Other exciting trips range from 4-wheel drives through the island’s jungles, to tours encompassing the entire island with its many amazing viewpoints of distant islands, trekking or bicycling through jungle trails, zip-line rides through jungle canopy flora, elephant rides into tropical beauty, and trips to some fun and funky animal farms, including cobra and crocodile shows that will entertain and thrill you.
ATV vehicles and cross-country motorbikes are a favourite of many more adventurous visitors that want to rip through jungle terrain at faster speeds. Renting motorbikes to circuit Koh Samui is among top favourite activities, as is attending the many Walking Street festivals occurring almost nightly. At these events, cars are not permitted, and the streets fill with vendors of crafts, local foods and drink specials, making great fun for the evening. There’s one in Fisherman Village on Friday evenings, Maenam on Wednesday night, in Lamai on Sunday, and others. Just touring local markets is a wonder, too.
Sail boat or motorboat rentals are a popular activity for many, with or without crew depending on the company and vessel size; experience is obviously required for sailing in waters you are not familiar with.. Nearby islands offer virtually uninhabited beaches and incredible snorkeling and scuba diving. Rentals can be for a few hours, a romantic pre-dinner sunset cruise, an all-day or week long trip – it’s up to you. Chantara cruises offers leisurely trips to nearby Koh Phangan for off-gangplank jumping and swimming, trips around Samui on a real, beautifully renovated Burmese junk.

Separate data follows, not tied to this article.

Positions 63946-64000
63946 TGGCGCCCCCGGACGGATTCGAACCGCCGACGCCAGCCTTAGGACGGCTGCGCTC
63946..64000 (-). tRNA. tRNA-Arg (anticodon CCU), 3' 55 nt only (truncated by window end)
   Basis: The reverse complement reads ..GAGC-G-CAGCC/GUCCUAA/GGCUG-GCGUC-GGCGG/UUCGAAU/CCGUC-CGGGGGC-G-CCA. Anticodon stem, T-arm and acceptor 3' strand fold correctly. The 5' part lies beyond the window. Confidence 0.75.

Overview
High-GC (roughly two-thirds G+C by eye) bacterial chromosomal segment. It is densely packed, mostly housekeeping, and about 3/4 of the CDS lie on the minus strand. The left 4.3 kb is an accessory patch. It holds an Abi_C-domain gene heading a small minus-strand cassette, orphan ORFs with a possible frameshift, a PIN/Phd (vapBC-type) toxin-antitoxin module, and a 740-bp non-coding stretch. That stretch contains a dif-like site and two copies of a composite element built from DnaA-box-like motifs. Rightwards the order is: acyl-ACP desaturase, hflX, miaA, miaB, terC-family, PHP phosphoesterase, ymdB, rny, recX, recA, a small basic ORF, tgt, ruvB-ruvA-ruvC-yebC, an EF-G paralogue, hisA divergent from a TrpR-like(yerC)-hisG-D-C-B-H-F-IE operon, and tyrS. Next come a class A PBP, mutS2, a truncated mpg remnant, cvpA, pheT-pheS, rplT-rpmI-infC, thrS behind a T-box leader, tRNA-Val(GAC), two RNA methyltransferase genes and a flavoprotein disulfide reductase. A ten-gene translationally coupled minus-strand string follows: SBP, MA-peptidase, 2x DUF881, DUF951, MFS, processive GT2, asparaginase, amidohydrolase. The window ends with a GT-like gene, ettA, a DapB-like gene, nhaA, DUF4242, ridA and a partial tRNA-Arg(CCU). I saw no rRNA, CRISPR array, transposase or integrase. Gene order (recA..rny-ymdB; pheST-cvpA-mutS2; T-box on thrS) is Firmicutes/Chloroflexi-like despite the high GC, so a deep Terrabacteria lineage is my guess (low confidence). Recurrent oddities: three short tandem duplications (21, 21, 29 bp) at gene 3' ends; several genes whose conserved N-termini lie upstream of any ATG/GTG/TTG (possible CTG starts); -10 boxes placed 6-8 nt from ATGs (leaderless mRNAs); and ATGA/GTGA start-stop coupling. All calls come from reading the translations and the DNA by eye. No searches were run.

The northern Koh Samui towns of Maenam and Bophut – especially the relaxed Fisherman’s Village area – are a bit more tranquil than the western side’s Chaweng, area. With its constant flow of walking folks and goods-sellers on the beach and wild dancing bars and numerous massage parlours of the serious kind as well as some of a more dubious nature. But, smaller beaches and towns dot the island at every turn and make for secretive, secluded picnics and day trips.